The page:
Its Sydney Morning Herald and The Age broadsheet newspapers will become tabloids, and their websites will introduce digital subscriptions from the first quarter of 2013. It will also close two Australian printing facilities (at Chullora and Tullamarine) by June 2014. The changes are part of its 'Fairfax of the Future' strategy, in response to a rapidly deteriorating local media industry, and reflecting a shift in readership toward digital mediums. Around 65% of all SMH and The Age readers now access the publications digitally.
"Readers' behaviours have changed and will not change back," CEO Greg Hywood says. "We're taking decisive actions to fundamentally change the way we do business. The package of strategic initiatives is bold, and several are difficult, particularly as they will impact on some of our people, however, we believe they're in the best interests of Fairfax, our shareholders, and ultimately the majority of our people." Fairfax shares rose nearly 5% on the news.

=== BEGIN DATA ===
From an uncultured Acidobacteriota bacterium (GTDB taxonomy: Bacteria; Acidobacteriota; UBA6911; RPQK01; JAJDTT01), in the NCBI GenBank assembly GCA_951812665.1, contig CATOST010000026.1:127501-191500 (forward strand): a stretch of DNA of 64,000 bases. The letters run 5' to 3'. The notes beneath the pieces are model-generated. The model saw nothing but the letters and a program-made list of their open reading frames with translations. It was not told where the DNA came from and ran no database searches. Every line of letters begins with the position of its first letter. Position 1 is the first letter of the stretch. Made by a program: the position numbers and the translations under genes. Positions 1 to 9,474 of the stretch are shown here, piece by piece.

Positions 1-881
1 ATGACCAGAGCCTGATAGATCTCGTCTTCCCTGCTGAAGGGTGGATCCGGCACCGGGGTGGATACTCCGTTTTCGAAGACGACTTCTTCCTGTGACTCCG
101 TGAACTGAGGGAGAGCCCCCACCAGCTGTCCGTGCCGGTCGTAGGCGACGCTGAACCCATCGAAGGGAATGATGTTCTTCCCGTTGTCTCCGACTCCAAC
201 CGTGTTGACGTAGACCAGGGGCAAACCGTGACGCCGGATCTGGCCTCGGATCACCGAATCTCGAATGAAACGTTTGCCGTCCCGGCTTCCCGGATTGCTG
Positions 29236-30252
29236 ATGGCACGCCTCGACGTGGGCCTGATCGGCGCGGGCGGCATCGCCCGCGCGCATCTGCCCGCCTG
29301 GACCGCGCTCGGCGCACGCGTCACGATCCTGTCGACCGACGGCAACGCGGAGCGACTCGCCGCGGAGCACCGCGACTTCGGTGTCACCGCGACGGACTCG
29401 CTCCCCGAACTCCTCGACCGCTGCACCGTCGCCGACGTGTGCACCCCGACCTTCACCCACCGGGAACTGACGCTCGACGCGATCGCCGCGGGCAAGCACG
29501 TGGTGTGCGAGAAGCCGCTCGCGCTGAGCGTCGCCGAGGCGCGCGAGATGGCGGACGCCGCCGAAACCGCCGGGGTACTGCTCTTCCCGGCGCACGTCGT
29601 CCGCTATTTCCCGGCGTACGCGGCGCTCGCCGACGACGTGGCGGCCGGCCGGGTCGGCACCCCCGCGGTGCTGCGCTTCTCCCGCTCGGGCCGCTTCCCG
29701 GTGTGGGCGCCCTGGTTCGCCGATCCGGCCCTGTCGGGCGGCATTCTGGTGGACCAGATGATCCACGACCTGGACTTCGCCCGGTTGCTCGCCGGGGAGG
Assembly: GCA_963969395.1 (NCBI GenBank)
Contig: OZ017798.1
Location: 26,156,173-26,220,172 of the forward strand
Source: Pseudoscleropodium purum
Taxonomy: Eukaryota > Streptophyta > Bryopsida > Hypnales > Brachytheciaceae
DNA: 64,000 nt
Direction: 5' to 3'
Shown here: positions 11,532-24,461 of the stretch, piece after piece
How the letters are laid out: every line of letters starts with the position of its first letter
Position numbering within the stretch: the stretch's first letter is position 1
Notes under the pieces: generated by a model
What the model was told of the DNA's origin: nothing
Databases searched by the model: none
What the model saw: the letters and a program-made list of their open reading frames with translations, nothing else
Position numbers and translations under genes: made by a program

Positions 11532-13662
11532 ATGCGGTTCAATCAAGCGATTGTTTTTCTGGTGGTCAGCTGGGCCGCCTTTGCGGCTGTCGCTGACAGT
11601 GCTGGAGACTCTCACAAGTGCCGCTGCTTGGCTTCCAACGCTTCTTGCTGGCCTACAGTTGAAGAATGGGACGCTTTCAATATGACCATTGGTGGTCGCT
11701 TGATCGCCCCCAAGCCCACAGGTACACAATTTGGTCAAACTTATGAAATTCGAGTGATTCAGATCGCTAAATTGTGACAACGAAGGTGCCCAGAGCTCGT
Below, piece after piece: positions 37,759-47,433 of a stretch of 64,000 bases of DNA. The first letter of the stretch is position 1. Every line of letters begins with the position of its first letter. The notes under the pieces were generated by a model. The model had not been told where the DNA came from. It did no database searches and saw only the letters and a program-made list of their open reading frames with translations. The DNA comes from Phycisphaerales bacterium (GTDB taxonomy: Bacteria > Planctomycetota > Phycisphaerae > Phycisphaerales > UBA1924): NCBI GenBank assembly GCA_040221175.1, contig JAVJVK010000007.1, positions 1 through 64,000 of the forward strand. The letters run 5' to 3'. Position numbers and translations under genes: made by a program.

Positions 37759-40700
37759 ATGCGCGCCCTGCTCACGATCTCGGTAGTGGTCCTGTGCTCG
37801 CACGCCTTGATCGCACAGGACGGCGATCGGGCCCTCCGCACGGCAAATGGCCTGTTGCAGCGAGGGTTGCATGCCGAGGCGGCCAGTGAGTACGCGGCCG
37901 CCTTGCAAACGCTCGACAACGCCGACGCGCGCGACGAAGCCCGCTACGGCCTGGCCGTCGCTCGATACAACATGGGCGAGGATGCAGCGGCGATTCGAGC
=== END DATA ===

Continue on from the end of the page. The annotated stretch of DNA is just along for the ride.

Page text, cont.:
Meanwhile here in NZ yesterday, the stock market halted trading in shares of online auction site Trade Me (majority-owned by Fairfax) while Fairfax sold off 15% to an investment bank, reducing its stake to 51%. To me, that sale is curious, given that although Fairfax retains a controlling stake, it makes more sense to control more of the revenue it can in a growing business. It indicates just how tough life is for Fairfax right now.
Will this mean, in the long-term, completely digital formats? It's certainly a concept that Rupert Murdoch has been working towards with his papers for several years...